• Labor Costs and Retention: Labor costs represent a significant portion of hospital costs (typically more than 50% of hospital expenses are related to labor costs). As the cost-of-living increases, employees generally demand higher wages/total compensation packages to offset those costs. This is especially true in the health care sector, where labor demands are already high, and labor supply is low.
  • Supply Chain Costs: Medical supplies account for approximately 20% of hospital expenses, on average. As input/raw good costs increase due to general inflation, hospital supplies and medical device costs increase as well. Furthermore, shortages of raw materials, including those used to manufacture drugs, could stress supply chains (i.e., medical supply shortages), which may result in changes in care patterns and add further burden on staff to implement work arounds.
  • Capital Investment Costs: Capital investments also may be strained, especially as hospitals have already invested heavily in expanding capacity to treat patients during the pandemic (e.g., constructing spaces for testing and isolation of COVID-19 patients). One of the areas that has seen the largest increase in prices/shortages is building materials (e.g., lumber). Additionally, a historically large increase in inflation has resulted in increases in interest rates, which may hamper borrowing options and add to overall costs.
  • Consumer Demand: Higher inflation also may result in decreases in demand for health care services, specifically if inflation exceeds wage growth. Specifically, higher costs for necessities (food, transportation, etc.) could push down demand for health care services and, in turn, dampen hospital volumes and revenues in the long run.

Health care and hospital prices are not driving recent overall inflation increases. The BLS has cited increases in the indices for gasoline, shelter and food as the largest contributors to the seasonally adjusted all items increase. The CPI-U increased 0.8% in February on a seasonally adjusted basis, whereas the medical care index rose 0.2% in February. The index for prescription drugs rose 0.3%, but the hospital index for hospital services declined 0.1%.33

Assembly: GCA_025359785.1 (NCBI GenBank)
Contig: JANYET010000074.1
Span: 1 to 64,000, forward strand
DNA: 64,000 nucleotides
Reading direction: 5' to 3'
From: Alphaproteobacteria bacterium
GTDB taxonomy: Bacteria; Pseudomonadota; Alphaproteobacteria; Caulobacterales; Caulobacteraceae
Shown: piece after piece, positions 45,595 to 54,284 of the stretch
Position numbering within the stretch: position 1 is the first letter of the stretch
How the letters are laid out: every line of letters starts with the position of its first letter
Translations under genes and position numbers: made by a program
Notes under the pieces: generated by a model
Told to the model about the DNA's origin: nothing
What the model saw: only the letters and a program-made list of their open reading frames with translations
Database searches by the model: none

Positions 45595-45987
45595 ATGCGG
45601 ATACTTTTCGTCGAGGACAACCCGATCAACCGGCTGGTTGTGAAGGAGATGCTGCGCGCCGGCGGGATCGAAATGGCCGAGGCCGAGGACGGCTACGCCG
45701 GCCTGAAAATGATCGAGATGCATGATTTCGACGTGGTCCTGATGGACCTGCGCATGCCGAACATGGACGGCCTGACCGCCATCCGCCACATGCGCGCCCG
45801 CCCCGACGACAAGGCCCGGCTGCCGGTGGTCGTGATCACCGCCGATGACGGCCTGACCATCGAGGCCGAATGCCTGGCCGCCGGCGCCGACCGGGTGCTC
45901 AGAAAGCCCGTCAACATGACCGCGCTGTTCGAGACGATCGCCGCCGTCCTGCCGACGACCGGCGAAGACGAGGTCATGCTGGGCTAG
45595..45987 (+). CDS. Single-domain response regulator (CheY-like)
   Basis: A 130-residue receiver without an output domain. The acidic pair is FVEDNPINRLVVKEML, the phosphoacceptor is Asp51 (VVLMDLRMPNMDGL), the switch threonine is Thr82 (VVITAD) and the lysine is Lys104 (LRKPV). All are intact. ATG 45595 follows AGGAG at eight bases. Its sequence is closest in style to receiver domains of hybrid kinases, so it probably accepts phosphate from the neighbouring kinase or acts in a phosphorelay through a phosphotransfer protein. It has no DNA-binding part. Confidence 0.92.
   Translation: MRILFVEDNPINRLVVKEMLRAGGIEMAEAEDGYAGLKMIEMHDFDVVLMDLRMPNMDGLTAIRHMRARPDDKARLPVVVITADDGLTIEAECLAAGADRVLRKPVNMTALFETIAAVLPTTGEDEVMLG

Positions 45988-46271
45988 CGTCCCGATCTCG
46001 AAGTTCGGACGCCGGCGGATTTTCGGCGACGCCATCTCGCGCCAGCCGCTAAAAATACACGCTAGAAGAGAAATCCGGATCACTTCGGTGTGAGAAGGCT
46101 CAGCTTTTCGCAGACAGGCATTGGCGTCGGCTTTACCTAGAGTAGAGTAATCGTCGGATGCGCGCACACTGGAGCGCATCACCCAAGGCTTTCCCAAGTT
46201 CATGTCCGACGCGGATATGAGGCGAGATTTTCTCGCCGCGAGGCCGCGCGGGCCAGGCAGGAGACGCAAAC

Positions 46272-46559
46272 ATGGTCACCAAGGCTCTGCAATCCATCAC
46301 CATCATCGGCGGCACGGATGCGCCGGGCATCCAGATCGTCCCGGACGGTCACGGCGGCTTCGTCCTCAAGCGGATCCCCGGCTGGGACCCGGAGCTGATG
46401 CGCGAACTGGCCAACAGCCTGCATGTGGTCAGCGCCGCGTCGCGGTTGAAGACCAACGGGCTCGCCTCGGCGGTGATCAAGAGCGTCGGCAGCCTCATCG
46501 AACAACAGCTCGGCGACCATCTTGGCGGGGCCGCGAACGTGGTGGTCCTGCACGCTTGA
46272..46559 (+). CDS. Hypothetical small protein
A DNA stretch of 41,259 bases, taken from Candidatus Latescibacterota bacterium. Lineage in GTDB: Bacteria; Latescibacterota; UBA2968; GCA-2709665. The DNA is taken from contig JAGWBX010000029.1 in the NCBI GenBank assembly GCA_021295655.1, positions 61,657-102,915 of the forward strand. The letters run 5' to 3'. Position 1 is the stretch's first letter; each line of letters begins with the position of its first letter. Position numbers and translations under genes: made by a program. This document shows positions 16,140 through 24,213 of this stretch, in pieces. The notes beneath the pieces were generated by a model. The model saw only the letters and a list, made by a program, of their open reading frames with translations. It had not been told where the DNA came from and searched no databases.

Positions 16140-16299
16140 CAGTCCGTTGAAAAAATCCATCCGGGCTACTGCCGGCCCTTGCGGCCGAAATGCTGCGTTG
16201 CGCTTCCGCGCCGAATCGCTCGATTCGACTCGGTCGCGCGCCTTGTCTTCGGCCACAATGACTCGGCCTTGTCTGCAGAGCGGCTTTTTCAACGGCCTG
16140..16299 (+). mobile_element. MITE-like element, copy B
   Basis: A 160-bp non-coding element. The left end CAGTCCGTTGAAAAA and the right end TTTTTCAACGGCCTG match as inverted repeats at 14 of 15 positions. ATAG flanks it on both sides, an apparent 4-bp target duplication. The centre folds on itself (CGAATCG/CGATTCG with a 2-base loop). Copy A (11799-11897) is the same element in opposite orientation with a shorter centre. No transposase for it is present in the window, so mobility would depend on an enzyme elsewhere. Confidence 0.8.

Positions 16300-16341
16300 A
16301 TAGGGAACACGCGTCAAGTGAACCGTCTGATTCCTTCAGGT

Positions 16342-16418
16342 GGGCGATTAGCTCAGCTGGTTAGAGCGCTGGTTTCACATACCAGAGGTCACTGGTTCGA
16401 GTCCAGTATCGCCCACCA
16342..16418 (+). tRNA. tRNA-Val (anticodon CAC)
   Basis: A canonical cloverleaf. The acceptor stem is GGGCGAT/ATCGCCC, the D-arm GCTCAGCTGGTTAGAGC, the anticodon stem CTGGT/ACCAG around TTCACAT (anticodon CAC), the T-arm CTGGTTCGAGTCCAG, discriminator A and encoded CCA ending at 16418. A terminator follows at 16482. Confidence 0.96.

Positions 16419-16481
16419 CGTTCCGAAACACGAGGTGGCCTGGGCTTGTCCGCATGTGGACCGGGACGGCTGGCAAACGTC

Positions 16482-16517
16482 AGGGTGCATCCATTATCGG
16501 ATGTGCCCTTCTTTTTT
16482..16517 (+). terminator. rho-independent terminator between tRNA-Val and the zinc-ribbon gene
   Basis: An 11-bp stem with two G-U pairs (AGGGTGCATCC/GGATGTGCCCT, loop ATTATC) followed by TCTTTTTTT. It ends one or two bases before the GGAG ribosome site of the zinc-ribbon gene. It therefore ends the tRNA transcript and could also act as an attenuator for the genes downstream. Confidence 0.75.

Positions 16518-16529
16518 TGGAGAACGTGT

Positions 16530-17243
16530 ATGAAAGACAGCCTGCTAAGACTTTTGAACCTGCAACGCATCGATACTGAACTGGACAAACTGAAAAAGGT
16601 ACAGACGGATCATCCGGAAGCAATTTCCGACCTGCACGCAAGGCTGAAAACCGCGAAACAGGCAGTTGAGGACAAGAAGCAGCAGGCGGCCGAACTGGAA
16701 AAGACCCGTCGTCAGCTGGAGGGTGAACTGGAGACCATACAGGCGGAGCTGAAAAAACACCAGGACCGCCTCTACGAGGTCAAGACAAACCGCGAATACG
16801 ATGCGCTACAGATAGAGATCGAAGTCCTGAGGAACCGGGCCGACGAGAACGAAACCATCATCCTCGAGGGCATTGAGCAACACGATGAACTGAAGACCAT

This is consistent with pre-pandemic trends. Despite persistent cost pressures, hospital prices have seen consistently modest growth in recent years. According to BLS data, hospital prices have grown an average 2.1% per year over the last decade, about half the average annual increase in health insurance premiums. (See Figure #7) More recently, hospital prices have grown much more slowly than the overall rate of inflation. In the 12 months ending in February 2022, hospital prices increased 2.1%. In fact, even when excluding the artificially low rates paid to hospitals by Medicare and Medicaid, average annual price growth has still been below 3% in recent years.34

Conclusion

While we hope that our nation is rounding the corner in the battle against COVID-19, it is clear that the pandemic is not over. During the week of April 11, there have been an average of over 33,000 cases per day35 and reports suggest that a new subvariant of the virus (Omicron BA.2) is now the dominant strain in the U.S.36 As a result, the challenges hospitals and health systems are currently facing are bound to last much longer.

As COVID-19 infections and hospitalizations are decreasing in some parts of the U.S. and increasing in others, hospitals and health systems continue to care for COVID-19 and non-COVID-19 patients. With additional surges potentially on the horizon, the massive growth in expenses is unsustainable. Most of the nation’s hospitals were operating on razor thin margins prior to the pandemic; and now, many of these hospitals are in an even more precarious financial situation. Regardless of potential new surges of COVID-19, hospitals and health systems continue to face workforce retention and recruitment challenges, supply chain disruptions and exorbitant expenses as outlined in this report.